“They have to be able to identify a lot of different horse and pony breeds and then they have to do some tack identification,” Harrison said. “As a team, they give them a scenario. The scenario was: ‘If you girls are going to put on a horse seminar for wannabe horse owners in an urban area, what are some things you need to cover to explain to them all the facets of owning and caring for a horse?’ So, they have 20 or 30 minutes to sit down and write out basically a script and they're gonna do this presentation in front of these judges of what they would include at the seminar. Each of the four girls basically have to speak an equal amount of time — that's something that we don't have in Texas.”
Another scenario, Harrison explained, involved the girls receiving three symptoms of a sick horse. They then had to diagnose the hypothetical horse, explain how they would treat the illness, and how they would administer the medication.
“It's pretty in depth. These kids have to be pretty knowledgeable and pretty savvy,” he said. “We just happen to have an exceptional group of girls.”
Harrison said what adds to the interesting story is that Powers, Wallace and Sinclair all grew up around horses — but Heavyside joined the team her senior year and began at a “blank state,” knowing almost nothing about equines.
"The other girls kind of got her up to speed and she did exceptionally well from not knowing anything basically a year before the contest," he said. “It was actually probably about eight months from the contest when she really started learning, so that was pretty interesting.”
With Heavyside attending Tarleton State University in Stephenville, Powers at Texas A&M University in College Station, Wallace at Wharton County Junior College in Wharton, and Sinclar at Oklahoma State University in Stillwater, Oklahoma, Harrison was both thrilled and surprised that the girls all put their college careers on hold for a week to compete in the 96th National FFA Convention & Expo.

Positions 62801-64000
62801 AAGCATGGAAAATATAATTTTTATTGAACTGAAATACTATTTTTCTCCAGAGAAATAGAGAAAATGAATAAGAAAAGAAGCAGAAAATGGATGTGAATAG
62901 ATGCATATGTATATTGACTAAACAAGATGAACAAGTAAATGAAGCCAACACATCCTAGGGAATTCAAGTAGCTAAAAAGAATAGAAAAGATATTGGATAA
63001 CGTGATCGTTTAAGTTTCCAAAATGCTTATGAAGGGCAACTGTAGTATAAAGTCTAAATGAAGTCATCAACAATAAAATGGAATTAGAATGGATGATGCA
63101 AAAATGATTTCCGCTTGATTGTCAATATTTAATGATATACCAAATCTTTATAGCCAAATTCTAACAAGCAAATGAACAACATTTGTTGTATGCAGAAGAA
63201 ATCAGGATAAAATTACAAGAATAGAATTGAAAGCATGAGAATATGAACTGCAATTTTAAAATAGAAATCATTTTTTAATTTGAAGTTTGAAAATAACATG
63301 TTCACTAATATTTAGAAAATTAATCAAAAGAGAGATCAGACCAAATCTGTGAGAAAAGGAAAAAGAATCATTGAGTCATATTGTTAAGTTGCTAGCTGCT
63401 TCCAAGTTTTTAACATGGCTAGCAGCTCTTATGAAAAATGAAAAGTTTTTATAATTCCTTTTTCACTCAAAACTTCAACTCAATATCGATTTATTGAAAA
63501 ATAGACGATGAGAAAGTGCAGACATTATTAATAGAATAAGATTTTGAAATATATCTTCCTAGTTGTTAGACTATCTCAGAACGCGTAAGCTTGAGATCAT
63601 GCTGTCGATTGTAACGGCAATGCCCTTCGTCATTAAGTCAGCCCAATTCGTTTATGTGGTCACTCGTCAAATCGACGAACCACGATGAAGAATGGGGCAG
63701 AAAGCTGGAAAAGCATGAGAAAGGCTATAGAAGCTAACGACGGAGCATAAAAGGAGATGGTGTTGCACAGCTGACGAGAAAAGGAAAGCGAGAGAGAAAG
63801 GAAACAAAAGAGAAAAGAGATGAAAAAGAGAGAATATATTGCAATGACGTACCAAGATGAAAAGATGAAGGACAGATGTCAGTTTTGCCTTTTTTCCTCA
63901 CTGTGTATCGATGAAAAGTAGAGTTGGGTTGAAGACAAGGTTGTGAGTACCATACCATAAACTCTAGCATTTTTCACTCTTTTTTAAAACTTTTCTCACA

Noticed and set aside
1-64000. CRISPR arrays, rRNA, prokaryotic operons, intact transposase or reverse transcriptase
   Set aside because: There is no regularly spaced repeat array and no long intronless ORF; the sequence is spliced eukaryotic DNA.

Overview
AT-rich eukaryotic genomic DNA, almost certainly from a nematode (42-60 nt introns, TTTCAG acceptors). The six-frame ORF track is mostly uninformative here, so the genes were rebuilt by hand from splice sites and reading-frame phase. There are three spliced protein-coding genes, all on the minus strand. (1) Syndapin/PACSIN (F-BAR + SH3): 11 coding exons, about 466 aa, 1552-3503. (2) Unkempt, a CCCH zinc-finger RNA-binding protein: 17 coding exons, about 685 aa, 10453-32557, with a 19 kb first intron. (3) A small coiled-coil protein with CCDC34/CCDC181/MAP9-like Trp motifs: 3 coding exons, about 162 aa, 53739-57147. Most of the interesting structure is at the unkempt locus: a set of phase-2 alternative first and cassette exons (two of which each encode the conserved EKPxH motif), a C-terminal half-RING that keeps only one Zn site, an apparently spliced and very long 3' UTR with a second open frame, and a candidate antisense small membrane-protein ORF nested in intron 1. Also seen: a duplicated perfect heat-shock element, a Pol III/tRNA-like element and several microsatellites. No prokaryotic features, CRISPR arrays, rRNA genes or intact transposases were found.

“We're a small school, so we're really close, but we became really close over the years, so I've been in contact with them all through the summer,” he said. “They were like, ‘Yeah, we're gonna try to make it work,’ and I was a little worried, but they've done exceptionally well because they would even Zoom each other and study the material.”
Before the team had even left for their trip to Indiana, Harrison said they were already determined to win nationals.
"We met early last Monday morning, and they get in the pickup to drive to the airport, and I'm telling them how much I appreciate them,” he said. “I told them, ‘I know y'all have been studying, and I have every bit of faith in the world in y'all. How do y'all feel about it?’ They kind of looked at me and said, "We're gonna win." They were determined they were gonna win that thing before we ever left — and they did.”
He said from the beginning, he had “all the faith in the world” in his team because of how well they worked together.
“They're just a great support system for one another,” he said. “They're just like sponges wanting to learn and wanting to excel, and they'll carry that through life. I have no doubt in my mind that all four of those girls are going to be extremely successful.”
He added that to have a group of students like that who are self-motivated and driven, it makes him feel rewarded as a teacher that he’s making a difference.
"That's why we do what we do as teachers,” Harrison added. “You don't make a very good living being a teacher, but when we get rewarded with kids like that, man, that makes it all worthwhile.”